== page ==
The outreach initiative uses a heat map – developed by the City’s Office of Equity before the pandemic – to target low-income census tracts where there are high percentages of people of color, Martinez said. Census tracts are ranked by the population density of people of color and median household income.
There are more than 40 census tracts that rank in the highest category, which the teams focus on, Martinez said, but they also visit locations in the second-highest category census tracts – and there are nearly just as many.
“The purpose of this team is to be in those communities … and really be on the ground to share information about how can we spread the word about symptoms and testing,” Martinez said. “We’re taking an equity approach to this team and their work.”
The team targets its efforts further by using geographic data collected by the City’s COVID-19 Hotline and online self-screening tool, he said. “We want to reach the areas that don’t call … or aren’t being tested.”
Back on Old Pearsall Road, Fitzgerald, a 44-year veteran of the San Antonio Fire Department, pushed a gloved finger against a call button outside the Make a Wish Learning Center’s front door.
Jacque Parra, a manager, opened the security door and propped it open with a floor mat.
“We’re going around doing wellness checks … at businesses, churches, and other things open during this time,” Fitzgerald told her. “There’s a lot of stuff that a lot of people don’t know about.”
Parra smiled and said she and her staff are well aware of the risks. Every morning she takes every adult and child’s temperature before they can enter. They keep the kids separated as much as they can.
“We appreciate that. Please relay that to other people [parents and neighbors],” Fitzgerald said. “They hear so much on the news and they start to just ignore it.”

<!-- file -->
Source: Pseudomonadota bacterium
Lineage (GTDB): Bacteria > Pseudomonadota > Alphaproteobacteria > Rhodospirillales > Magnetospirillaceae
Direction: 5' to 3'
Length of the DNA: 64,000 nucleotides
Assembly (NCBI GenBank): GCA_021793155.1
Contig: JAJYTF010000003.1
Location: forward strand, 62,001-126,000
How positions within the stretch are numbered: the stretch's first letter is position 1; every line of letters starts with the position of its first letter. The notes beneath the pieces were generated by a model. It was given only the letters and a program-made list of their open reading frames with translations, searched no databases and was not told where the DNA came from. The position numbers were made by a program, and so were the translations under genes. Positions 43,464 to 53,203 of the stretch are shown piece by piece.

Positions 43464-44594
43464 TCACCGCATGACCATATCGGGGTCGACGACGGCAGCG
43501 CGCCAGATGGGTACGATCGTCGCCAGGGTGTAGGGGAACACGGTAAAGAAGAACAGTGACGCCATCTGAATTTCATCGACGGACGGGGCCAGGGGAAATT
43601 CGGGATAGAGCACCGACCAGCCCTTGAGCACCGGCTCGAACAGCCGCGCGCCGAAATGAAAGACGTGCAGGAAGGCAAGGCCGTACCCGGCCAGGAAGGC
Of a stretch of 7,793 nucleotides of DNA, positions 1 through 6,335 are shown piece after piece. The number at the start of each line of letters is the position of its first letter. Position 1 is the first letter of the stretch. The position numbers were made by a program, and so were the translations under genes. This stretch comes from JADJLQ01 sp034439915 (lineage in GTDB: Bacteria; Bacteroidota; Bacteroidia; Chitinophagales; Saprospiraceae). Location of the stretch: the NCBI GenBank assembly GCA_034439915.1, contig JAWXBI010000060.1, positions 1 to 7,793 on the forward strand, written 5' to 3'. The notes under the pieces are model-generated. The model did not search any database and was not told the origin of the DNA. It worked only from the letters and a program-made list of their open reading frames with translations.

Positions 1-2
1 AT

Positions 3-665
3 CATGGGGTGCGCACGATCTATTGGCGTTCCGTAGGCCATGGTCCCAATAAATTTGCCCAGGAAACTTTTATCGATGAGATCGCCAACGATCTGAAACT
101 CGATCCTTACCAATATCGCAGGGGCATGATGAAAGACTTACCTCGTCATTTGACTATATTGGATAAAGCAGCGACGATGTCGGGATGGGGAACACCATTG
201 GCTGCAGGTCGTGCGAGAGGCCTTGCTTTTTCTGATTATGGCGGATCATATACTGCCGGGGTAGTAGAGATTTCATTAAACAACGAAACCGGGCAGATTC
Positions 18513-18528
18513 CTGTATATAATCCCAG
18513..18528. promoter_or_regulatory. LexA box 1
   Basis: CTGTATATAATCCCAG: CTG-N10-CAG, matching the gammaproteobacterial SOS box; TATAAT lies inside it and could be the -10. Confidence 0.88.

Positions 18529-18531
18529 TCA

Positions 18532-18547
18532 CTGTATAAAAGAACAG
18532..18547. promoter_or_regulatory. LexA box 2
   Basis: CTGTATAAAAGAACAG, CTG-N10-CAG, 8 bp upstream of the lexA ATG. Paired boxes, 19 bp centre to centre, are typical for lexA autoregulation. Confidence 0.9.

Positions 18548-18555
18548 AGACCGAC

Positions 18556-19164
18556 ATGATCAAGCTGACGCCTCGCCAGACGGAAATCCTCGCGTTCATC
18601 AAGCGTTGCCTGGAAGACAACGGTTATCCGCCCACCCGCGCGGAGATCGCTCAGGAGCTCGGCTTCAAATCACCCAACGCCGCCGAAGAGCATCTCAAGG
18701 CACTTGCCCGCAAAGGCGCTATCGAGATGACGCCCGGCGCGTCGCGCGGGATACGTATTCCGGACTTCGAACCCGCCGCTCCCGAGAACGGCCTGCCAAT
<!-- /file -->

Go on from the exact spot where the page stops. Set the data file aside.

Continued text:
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Hearing advice and precautions from someone you know or from someone in-person can be much more effective for people who either don’t get a lot of media or get overloaded, Martinez said. “When you have a person reach out to you, the likelihood for them to listen and understand and take action is more likely.”
Each team is trained to keep their distance from people they visit while at home and at work. For those who are not home, the City made door hangars with information for teams to leave behind.
They also have access to a database of services and nonprofits that can help business owners and residents with other needs such as loans, food, or legal help, Martinez said. “[We also coordinate] with our City’s immigration liaison who has been an asset to this team.”
Last week, the teams were focused on the East Side and covered 16 census tracts, Martinez said.
During the two hours the Rivard Report spent with Fitzgerald and Escobedo, they visited about 10 businesses and documented several others that were closed.
Fitzgerald’s normal duties have him working with the Mobile Integrated Health unit, which seeks out folks in need of psychiatric care who are often homeless. Escobedo’s job pre-coronavirus also took him out in the community providing community health information.
Their roles today are different but still involve engaging the community, Escobedo said.